Two official sequels were created: Frontier: Elite 2 (1993) and Frontier: First Encounters (1995), both produced by Braben's company Frontier Developments. Bell was not involved in their production. Both games were a considerable advance on the original Elite, with filled 3D graphics, missions and a complex economy. This time, the player was not confined to orbit but could land on and explore or mine planets. The number of flyable ships was greatly increased, and a new political backstory was introduced enabling the player to gain ranks in competing interstellar empires. The games appeared on the Commodore Amiga, Atari ST and IBM PC (Elite for the PC was written for CGA graphics cards by Andy Onions and was released in 1988. In 1991 it was followed by Elite Plus for EGA, VGA and MCGA capable graphics cards and coded entirely in assembly language by Chris Sawyer of RollerCoaster Tycoon fame).

Both games were, however, significantly flawed in a number of respects. They had a copy prevention system which was, remarkably, even more user-unfriendly than the infamous Lenslok device used on the ZX Spectrum version of the original Elite. Both games had many bugs, First Encounters in particular, due apparently to being published in an incomplete state, and First Encounters had to be extensively patched; this became the subject of a three-year lawsuit between the publisher - GameTek - and Braben. The gameplay was certainly more sophisticated than that of the original Elite but was nonetheless somewhat repetitive.

In addition, the games included a realistic flight model based on Newtonian physics rather than the original arcade-style engine. While this was certainly much more authentic, many players also found it frustratingly difficult, particularly in combat. Most space trading games since Elite have stuck to an arcade-style flight model, in which the ships behave as though they are flying in an atmosphere. Curiously, most film and television depictions of space flight have also done the same; this perhaps demonstrates that earthbound humans seem to have difficulty in adjusting to the mechanics of Newtonian space flight.

A variant of the original BBC Micro Elite with many extra features, originally titled Elite III but now known as Elite A to minimize confusion, was created by Angus Duggan in the 1990s by the remarkable method of disassembling and modifying the 6502 code from the commercial release. It includes many more ship types, more ship types flyable by the player (who begins in the less capable Adder), cargo delivery missions, some extra equipment items and numerous gameplay improvements. Like the original game, it can be downloaded free from Ian Bell's web site and played under emulation.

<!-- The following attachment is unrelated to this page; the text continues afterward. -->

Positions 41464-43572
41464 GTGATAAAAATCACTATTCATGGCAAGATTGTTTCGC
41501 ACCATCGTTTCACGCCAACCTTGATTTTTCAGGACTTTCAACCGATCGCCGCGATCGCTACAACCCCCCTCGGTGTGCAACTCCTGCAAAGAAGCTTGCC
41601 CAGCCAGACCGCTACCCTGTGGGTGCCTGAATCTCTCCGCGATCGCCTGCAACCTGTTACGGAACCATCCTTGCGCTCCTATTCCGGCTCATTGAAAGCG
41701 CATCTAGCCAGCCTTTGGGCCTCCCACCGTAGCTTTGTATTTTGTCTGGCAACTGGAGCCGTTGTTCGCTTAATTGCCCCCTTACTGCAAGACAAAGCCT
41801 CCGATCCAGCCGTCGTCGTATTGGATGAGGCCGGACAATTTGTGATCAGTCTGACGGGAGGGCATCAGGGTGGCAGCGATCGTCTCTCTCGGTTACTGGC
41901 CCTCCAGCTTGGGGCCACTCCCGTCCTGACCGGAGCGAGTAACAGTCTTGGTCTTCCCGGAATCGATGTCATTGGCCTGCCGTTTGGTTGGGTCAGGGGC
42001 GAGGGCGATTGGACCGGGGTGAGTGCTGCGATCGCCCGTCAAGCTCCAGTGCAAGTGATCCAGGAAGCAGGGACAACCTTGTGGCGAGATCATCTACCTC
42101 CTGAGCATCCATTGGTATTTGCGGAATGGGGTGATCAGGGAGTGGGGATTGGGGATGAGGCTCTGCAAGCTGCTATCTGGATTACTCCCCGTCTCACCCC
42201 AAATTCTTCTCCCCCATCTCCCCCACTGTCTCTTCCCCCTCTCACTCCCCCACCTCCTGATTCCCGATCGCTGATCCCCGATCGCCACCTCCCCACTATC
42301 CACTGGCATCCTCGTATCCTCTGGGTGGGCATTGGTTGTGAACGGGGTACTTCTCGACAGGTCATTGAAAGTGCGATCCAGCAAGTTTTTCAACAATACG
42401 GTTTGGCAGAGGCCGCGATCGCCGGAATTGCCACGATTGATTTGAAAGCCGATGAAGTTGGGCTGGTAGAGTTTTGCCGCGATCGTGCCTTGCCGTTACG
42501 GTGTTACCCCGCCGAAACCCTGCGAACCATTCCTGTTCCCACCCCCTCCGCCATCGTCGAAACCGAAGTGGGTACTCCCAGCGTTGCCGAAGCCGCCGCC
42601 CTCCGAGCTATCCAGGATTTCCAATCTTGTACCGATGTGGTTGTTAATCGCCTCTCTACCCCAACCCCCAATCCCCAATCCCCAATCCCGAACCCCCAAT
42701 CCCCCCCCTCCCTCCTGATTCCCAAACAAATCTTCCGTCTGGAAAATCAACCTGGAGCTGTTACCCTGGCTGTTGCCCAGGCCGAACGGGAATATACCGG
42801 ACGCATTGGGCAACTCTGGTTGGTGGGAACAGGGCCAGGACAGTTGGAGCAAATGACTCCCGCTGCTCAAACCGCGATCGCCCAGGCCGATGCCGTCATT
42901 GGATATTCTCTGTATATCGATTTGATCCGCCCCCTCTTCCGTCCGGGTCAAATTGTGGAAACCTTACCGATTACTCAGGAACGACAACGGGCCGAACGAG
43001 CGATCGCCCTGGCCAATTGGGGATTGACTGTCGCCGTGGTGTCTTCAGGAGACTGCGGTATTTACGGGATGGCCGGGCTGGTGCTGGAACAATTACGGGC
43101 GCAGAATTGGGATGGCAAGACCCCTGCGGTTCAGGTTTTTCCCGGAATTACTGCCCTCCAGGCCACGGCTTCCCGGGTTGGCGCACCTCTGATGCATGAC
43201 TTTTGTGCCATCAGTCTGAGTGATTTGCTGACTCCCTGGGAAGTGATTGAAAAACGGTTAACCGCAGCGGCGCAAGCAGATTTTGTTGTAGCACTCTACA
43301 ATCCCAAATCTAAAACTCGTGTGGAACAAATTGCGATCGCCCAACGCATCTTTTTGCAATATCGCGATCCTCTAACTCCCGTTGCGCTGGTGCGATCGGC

A new sequel, Elite 4, is currently under development. Many fans of the series are sceptical that it will ever be released, or believe that it will be greatly delayed.

Conversions and Clones

ArcElite, the port to the Acorn Archimedes written by Warren Burch and Clive Gringras, is widely regarded as the best conversion of the classic game, adding intelligent opponents who engage in their own private battles and police who take an active interest in protecting the law. The game world no longer seems to be centered around the player; freighter fleets with escorts go about their own business, pirate formations patrol lawless systems looking for cargo to loot and mining ships can often be found breaking up asteroids for their mineral content. Unlike the mythical Generation Ships of the original, rare occurrences really can be found in ArcElite - geometric formations of space beacons; hermits living among the asteroids; abandoned ships towed by police.

In the late 1980s there were several attempts to create Elite-like games. The most hyped of these was FOFT (Federation of Free Traders) produced for the Atari ST and Amiga, the leading game machines of their day. However, FOFT was largely panned by reviewers and was not a commercial success. Other respected space simulations were released for the ST and Amiga, such as Starglider 2, Damocles (Mercenary 2) and Warhead. These games are more limited in scope than Elite, in which the player could freely trade around the galaxy.

Many attempts to develop clones of Elite have ended in disaster. Elite: The New Kind, was developed by Christian Pinder from a reverse-engineered copy of the original BBC Micro version of Elite, but had to be withdrawn from the main distribution site after David Braben objected on copyright grounds. (The dispute has since been settled and Elite: The New Kind can be downloaded once more.) Elite Platinum, another ambitious project aiming to capture the essence of the 16-bit ports, was abandoned near completion. Elite Legacy, an attempt to write an Elite clone with a vastly superior 3D accelerated graphics engine, was also abandoned when the author was hired by a commercial game developer.